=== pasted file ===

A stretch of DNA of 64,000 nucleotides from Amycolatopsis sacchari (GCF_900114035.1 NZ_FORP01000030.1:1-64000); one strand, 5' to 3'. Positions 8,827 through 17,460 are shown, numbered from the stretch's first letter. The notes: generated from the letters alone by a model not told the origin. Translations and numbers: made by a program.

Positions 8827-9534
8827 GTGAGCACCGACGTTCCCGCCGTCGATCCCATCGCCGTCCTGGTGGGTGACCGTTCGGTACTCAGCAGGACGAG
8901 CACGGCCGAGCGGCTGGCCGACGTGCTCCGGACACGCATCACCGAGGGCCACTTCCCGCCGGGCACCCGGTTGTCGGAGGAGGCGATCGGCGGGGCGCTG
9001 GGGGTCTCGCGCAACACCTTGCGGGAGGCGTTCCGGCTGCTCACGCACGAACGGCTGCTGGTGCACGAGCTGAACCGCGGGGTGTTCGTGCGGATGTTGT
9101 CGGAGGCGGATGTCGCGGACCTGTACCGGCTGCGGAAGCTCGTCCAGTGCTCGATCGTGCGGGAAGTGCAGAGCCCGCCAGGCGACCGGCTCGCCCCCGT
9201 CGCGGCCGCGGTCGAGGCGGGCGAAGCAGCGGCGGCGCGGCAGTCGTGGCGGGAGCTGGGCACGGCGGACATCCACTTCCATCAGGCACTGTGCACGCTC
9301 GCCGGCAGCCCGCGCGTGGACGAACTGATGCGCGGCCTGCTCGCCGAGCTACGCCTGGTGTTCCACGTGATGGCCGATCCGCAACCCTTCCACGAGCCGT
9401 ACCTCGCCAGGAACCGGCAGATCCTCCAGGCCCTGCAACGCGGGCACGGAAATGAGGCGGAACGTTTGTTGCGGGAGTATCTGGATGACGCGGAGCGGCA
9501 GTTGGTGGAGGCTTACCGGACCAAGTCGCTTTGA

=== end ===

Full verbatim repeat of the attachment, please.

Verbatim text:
A stretch of DNA of 64,000 nucleotides from Amycolatopsis sacchari (GCF_900114035.1 NZ_FORP01000030.1:1-64000); one strand, 5' to 3'. Positions 8,827 through 17,460 are shown, numbered from the stretch's first letter. The notes: generated from the letters alone by a model not told the origin. Translations and numbers: made by a program.

Positions 8827-9534
8827 GTGAGCACCGACGTTCCCGCCGTCGATCCCATCGCCGTCCTGGTGGGTGACCGTTCGGTACTCAGCAGGACGAG
8901 CACGGCCGAGCGGCTGGCCGACGTGCTCCGGACACGCATCACCGAGGGCCACTTCCCGCCGGGCACCCGGTTGTCGGAGGAGGCGATCGGCGGGGCGCTG
9001 GGGGTCTCGCGCAACACCTTGCGGGAGGCGTTCCGGCTGCTCACGCACGAACGGCTGCTGGTGCACGAGCTGAACCGCGGGGTGTTCGTGCGGATGTTGT
9101 CGGAGGCGGATGTCGCGGACCTGTACCGGCTGCGGAAGCTCGTCCAGTGCTCGATCGTGCGGGAAGTGCAGAGCCCGCCAGGCGACCGGCTCGCCCCCGT
9201 CGCGGCCGCGGTCGAGGCGGGCGAAGCAGCGGCGGCGCGGCAGTCGTGGCGGGAGCTGGGCACGGCGGACATCCACTTCCATCAGGCACTGTGCACGCTC
9301 GCCGGCAGCCCGCGCGTGGACGAACTGATGCGCGGCCTGCTCGCCGAGCTACGCCTGGTGTTCCACGTGATGGCCGATCCGCAACCCTTCCACGAGCCGT
9401 ACCTCGCCAGGAACCGGCAGATCCTCCAGGCCCTGCAACGCGGGCACGGAAATGAGGCGGAACGTTTGTTGCGGGAGTATCTGGATGACGCGGAGCGGCA
9501 GTTGGTGGAGGCTTACCGGACCAAGTCGCTTTGA